The Curse Of The Werewolf is, surprisingly, the only werewolf movie that Hammer ever made. You might be about to argue with me on that point, but I assure you it is so. The Beast Must Die was an Amicus release and Legend Of The Werewolf was from Tyburn Film Productions Limited. Nope, I can't remember hearing of them either, but they existed long enough to release a few movies in the 1970s (and some TV stuff in the 1980s). Now that I have digressed, let's get back to discussing the only werewolf movie that Hammer ever made.
Directed by Terence Fisher, and written by Anthony Hinds (based on a novel by Guy Endor), this is a tale that begins with the mistreatment of a beggar (Richard Wordsworth). The mistreatment of the beggar leads to the mistreatment of a young woman (Yvonne Romain) and the mistreatment of the young woman leads to the birth of a child, Leon (played by Justin Walters). Leon is looked after by kindly guardians (Clifford Evans and Hira Talfrey), even when it becomes apparent that he has some dangerous nocturnal habits.
Fast forward a decade or so and Leon (now played by Oliver Reed) is setting out to make his way in the world. His inner beast seems to be soothed and all is well. Sadly, it may not be a permanent respite for the young man, especially with new experiences to try that will appeal to his baser urges.
Set in some Hammer universe idea of Spain, this isn't up there with the best examples of cinematic lycanthropy, but it's a decent, handsomely assembled piece of work. The opening section is a lot of fun in the typical Hammer mold - the inn full of unhappy locals, the nasty marques (Anthony Dawson), the lust and bloodshed - but then the movie dips slightly while showing moments in the life of young Leon. Thankfully, the appearance of Oliver Reed signals a return to better form as his charm and brooding good looks are put to great use. Reed is joined onscreen by a cast that includes Warren Mitchell as a watchman who once, unwittingly, shot Leon, Michael Ripper as a drunkard, Ewen Solon as Leon's employer, Martin Matthews as a buddy and Catherine Feller as a woman that Leon falls for. Mitchell and Ripper are both great, the rest do what's asked of them, but not much more.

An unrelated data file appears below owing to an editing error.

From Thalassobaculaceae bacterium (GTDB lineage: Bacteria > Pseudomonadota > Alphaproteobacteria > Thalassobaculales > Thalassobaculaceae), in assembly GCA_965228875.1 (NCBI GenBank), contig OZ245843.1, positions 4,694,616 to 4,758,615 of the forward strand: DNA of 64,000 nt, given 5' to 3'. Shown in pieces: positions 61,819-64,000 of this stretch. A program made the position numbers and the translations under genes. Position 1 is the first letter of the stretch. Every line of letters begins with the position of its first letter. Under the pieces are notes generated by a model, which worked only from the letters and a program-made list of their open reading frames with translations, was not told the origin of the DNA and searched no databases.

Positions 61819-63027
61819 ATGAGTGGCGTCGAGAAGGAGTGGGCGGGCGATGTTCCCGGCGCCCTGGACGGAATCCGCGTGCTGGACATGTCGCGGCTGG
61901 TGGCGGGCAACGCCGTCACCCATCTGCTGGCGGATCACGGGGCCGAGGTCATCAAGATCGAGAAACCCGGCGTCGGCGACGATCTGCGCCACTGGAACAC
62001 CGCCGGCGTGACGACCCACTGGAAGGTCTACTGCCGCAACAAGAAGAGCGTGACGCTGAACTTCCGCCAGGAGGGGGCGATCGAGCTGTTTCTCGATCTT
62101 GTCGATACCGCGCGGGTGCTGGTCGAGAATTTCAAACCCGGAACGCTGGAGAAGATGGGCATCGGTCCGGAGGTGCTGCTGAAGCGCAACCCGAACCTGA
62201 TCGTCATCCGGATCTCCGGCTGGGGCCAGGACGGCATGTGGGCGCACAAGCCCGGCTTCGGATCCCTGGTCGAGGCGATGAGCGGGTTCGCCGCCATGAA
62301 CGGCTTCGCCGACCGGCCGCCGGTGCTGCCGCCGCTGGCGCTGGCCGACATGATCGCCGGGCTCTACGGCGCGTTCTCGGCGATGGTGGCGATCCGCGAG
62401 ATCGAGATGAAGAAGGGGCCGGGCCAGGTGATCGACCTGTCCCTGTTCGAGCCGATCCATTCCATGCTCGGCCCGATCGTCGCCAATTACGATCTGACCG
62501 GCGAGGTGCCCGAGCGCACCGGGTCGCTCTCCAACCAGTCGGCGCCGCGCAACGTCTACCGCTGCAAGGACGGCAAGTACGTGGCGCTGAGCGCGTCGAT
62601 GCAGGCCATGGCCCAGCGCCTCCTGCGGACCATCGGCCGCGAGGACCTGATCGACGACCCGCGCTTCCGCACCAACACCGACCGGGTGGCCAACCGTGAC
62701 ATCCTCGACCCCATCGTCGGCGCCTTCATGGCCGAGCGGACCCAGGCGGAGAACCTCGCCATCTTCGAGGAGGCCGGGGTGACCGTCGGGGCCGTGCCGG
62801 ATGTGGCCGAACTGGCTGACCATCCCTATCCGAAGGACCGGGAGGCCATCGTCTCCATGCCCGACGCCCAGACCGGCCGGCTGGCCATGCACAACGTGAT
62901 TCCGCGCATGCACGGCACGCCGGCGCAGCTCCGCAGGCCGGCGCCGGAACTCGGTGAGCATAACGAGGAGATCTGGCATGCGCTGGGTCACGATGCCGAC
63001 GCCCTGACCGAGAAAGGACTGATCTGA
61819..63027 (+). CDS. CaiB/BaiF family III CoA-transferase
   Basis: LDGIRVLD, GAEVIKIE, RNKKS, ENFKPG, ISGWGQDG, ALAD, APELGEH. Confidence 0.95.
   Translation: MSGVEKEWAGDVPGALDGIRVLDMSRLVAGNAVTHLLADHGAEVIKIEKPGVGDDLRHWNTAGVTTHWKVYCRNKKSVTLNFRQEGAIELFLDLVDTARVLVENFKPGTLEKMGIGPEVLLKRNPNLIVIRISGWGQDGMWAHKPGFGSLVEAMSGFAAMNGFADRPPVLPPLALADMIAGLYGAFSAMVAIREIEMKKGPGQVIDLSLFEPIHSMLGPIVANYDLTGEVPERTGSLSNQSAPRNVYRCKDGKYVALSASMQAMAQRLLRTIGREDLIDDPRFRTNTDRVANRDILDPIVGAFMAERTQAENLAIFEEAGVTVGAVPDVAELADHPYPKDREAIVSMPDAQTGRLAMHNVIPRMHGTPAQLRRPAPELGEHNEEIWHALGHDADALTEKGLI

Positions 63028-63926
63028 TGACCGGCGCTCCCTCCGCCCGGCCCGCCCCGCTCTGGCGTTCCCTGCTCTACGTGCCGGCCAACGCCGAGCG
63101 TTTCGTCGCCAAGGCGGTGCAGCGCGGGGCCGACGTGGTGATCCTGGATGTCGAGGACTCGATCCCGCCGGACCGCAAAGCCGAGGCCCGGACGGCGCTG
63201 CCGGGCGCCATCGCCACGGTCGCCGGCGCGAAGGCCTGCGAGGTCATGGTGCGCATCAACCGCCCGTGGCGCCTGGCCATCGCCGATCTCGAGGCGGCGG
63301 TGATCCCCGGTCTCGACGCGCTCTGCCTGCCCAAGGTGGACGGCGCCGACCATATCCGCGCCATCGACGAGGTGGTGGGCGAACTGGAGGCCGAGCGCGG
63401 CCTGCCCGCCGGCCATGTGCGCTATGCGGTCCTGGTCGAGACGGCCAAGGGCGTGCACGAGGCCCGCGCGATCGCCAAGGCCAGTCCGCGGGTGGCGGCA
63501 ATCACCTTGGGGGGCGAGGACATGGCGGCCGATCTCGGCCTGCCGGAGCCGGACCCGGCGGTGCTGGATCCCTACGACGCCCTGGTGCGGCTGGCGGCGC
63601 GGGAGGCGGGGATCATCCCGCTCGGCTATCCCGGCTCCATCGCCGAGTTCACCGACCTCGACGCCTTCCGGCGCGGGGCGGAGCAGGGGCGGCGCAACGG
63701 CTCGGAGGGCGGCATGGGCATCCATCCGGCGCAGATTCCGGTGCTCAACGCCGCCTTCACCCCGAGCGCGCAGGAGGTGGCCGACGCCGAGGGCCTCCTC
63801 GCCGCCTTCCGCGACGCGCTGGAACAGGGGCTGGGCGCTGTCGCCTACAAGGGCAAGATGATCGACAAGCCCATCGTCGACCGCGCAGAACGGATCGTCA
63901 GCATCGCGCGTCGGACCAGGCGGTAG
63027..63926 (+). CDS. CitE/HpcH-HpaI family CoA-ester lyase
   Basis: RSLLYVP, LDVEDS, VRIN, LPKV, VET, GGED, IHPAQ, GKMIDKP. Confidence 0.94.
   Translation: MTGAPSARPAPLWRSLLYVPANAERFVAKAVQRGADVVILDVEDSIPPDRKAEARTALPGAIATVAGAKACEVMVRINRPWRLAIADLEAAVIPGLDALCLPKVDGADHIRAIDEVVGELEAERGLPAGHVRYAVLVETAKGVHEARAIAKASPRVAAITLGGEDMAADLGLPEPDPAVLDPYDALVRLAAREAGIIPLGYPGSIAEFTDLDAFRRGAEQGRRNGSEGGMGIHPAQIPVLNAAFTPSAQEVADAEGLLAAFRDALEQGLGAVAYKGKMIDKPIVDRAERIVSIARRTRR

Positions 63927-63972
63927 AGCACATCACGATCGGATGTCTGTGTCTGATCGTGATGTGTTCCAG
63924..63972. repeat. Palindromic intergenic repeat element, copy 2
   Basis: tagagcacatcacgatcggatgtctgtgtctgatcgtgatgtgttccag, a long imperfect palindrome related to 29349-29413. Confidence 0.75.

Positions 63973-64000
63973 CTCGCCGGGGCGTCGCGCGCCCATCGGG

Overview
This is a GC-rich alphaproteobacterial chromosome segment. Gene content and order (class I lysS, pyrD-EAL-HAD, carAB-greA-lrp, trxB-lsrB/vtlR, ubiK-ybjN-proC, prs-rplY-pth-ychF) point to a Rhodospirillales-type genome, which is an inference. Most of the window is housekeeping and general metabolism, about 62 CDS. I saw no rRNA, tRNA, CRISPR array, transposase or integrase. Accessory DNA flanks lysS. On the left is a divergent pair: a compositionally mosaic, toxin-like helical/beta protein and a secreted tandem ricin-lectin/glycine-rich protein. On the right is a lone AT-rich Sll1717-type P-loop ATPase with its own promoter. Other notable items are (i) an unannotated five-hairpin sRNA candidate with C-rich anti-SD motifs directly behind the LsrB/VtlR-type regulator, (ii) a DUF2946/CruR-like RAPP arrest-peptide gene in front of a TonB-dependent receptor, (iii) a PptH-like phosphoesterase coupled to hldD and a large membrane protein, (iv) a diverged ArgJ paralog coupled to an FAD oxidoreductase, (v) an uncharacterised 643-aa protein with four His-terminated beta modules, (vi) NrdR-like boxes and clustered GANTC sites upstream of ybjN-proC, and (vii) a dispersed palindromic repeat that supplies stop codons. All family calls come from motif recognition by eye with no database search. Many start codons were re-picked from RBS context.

The script by Hinds is a bit flat, as is the direction from Fisher, but all is saved by the wonderful third act, featuring a number of scenes allowing Reed to really gain sympathy even after viewers have seen the hairy incarnation of him covered in make up based on the classic look created for The Wolf Man by Jack P. Pierce.
It's certainly worth seeing if you're a fan of werewolf movies and, of course, if you're a fan of Hammer horrors, but it's more interesting than actually impressive. I have a soft spot for it (I saw it on TV when I was very young thanks to a babysitter who let me stay up late), and I'm sure that many others feel the same way, but I don't know how anyone would react if coming to view it for the first time in adulthood. Give it a watch sometime and find out. Then you can let me know.